The name of the King, or Emperor, is mentioned three times in the first couple of verses of the book of Esther. “Now in the days of Ahasuerus, the Ahasuerus who reigned from India to Ethiopia over 127 provinces, in those days when King Ahasuerus sat on his royal throne in Susa, the citadel, in the third year of his reign, he gave a feast for all his officials and servants.” Let me set the scene with Guzik’s observations. “At this time, the Persian Empire was the largest the world had ever seen. It covered what we call today Turkey, Iraq, Iran, Pakistan, Jordan, Lebanon, and Israel; and also parts of modern-day Egypt, Sudan, Libya, and Arabia. ii. Also, at this time, Ezra had returned to Jerusalem after it had been conquered by the Babylonians. The temple had been rebuilt some 30 years before, although more simply and without the glory of Solomon’s temple. iii. In 40 years, under the successor of Ahasuerus (Artaxerxes I), Nehemiah would return to Jerusalem to rebuild the walls of the previously conquered city.”[1]

The English Standard Version uses “Ahasuerus,” as you see in the passage quotes here. But there is some confusion about that, and according to the Handbook for Translators, “Ahasuerus is widely recognized today to be Xerxes I (485–464 b.c.), the son of Darius the Great, though some historians, along with the LXX and the first-century a.d. Jewish historian Josephus, consider Ahasuerus to be Artaxerxes (464–423 b.c.). Other modern historians identify Ahasuerus as Artaxerxes II (404–358 b.c.). The Hebrew text refers to the king as Ahasuerus, from the Persian form of his name, and many translations transliterate this Hebrew form of the name (see the King James Version, the Revised Standard Version, the Spanish Common Language Version, the New Jerusalem Version, and the New Jerusalem Bible) Others use the better-known Greek form of his name, Xerxes (see Today’s English Version, the New International Version, the French Common Language Version, the Traduction œcuménique de la Bible and the German Common Language Bible).[2] Ahasuerus and Xerxes appear to be the same person. Xerxes oversaw an empire that recognized most of the known world from India to northern Africa.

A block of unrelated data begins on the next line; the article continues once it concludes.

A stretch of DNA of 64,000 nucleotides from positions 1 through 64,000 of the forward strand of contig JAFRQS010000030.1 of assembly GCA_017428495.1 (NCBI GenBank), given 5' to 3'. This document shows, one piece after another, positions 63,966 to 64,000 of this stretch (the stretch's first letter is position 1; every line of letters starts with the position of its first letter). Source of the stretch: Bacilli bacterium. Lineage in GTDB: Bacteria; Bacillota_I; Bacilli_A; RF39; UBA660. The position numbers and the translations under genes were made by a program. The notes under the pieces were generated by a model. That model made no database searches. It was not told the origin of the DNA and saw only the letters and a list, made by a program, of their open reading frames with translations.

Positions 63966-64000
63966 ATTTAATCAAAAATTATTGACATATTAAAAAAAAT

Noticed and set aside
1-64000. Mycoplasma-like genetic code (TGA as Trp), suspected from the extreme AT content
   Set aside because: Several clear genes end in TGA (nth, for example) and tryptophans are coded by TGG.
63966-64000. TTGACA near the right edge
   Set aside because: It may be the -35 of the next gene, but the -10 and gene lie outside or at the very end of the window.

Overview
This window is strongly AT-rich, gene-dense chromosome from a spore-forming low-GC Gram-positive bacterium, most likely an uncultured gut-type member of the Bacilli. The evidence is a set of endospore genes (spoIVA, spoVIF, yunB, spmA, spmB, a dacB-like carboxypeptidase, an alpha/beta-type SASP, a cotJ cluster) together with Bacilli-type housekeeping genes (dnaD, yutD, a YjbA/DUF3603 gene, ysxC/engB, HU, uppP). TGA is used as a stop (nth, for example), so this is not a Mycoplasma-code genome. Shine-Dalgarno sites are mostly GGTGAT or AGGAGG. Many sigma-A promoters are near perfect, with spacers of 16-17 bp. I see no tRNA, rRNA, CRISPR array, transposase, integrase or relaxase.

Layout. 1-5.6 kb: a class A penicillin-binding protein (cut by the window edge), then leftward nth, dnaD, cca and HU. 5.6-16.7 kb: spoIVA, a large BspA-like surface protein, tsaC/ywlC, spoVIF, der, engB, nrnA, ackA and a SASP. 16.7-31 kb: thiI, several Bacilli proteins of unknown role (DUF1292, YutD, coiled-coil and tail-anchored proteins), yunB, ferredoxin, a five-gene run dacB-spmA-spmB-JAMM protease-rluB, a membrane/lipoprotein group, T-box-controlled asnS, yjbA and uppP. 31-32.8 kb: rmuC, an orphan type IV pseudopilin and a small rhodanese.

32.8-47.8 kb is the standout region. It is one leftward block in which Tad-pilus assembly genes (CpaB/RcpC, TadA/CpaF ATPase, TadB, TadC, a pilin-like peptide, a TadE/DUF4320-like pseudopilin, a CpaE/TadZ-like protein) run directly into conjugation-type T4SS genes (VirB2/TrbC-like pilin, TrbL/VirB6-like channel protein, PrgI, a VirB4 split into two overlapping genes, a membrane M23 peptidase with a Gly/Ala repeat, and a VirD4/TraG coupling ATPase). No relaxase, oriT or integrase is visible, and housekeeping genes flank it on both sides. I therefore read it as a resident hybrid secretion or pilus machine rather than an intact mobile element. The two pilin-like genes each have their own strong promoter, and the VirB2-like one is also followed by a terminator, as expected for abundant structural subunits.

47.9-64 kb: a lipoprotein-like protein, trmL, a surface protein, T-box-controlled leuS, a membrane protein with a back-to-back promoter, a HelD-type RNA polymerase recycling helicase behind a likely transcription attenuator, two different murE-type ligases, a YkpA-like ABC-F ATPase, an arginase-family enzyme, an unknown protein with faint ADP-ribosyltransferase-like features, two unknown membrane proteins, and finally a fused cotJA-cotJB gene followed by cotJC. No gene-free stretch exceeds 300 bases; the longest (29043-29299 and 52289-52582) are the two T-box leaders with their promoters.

Xerxes throws a party for his officials. Most think this party was the result of having put down the rebellion in Egypt, which enabled the consolidation of his authority over all 127 provinces. It was naturally a celebration of victory, and Xerxes felt pretty good about himself. The word “feast” in the English Standard Version might best be translated as “banquet” as in other translations. The Handbook for Translators gives us more information. “The word banquet comes from the root word meaning ‘to drink’ and is used in Esther to indicate eating and drinking on special occasions. The translator should use a word for a formal meal, a meal eaten during a festive event. Here banquet refers to festivities or a celebration that continued for 180 days.” According to Breneman, “Rulers used banquets to display their greatness and to help maintain the faithfulness and loyalty of their subjects. Herodotus described Persian royal banquets at which the king gave gifts to his fellow Persians. ‘It is said fifteen thousand might be his guests.’ The royal chamberlain afterwards had the duty of ‘putting his inebriated master to bed.’”[3] Xerxes is going to do things he regrets, which is quite common under the influence of Alcohol. Sarah Hallowell, a recovering alcoholic, says, “A whole lot of stuff that I did when I was drinking, I would never do sober. I would never have slapped my mother in the face, and I certainly wouldn’t steal and lie every day. Something that I have learned in recovery is that me drinking is another version of me. I take accountability for the harm caused and move forward vowing not to do it again.”[4] Xerxes is going to have some regrets.

[1] Guzik, David. 2006. Esther. David Guzik’s Commentaries on the Bible. Santa Barbara, CA: David Guzik.

[2] Omanson, Roger L., and Philip A. Noss. 1997. A Handbook on the Book of Esther: The Hebrew and Greek Texts. UBS Handbook Series. New York: United Bible Societies.

[3] Breneman, Mervin. 1993. Ezra, Nehemiah, Esther. Electronic ed. Vol. 10. The New American Commentary. Nashville: Broadman & Holman Publishers.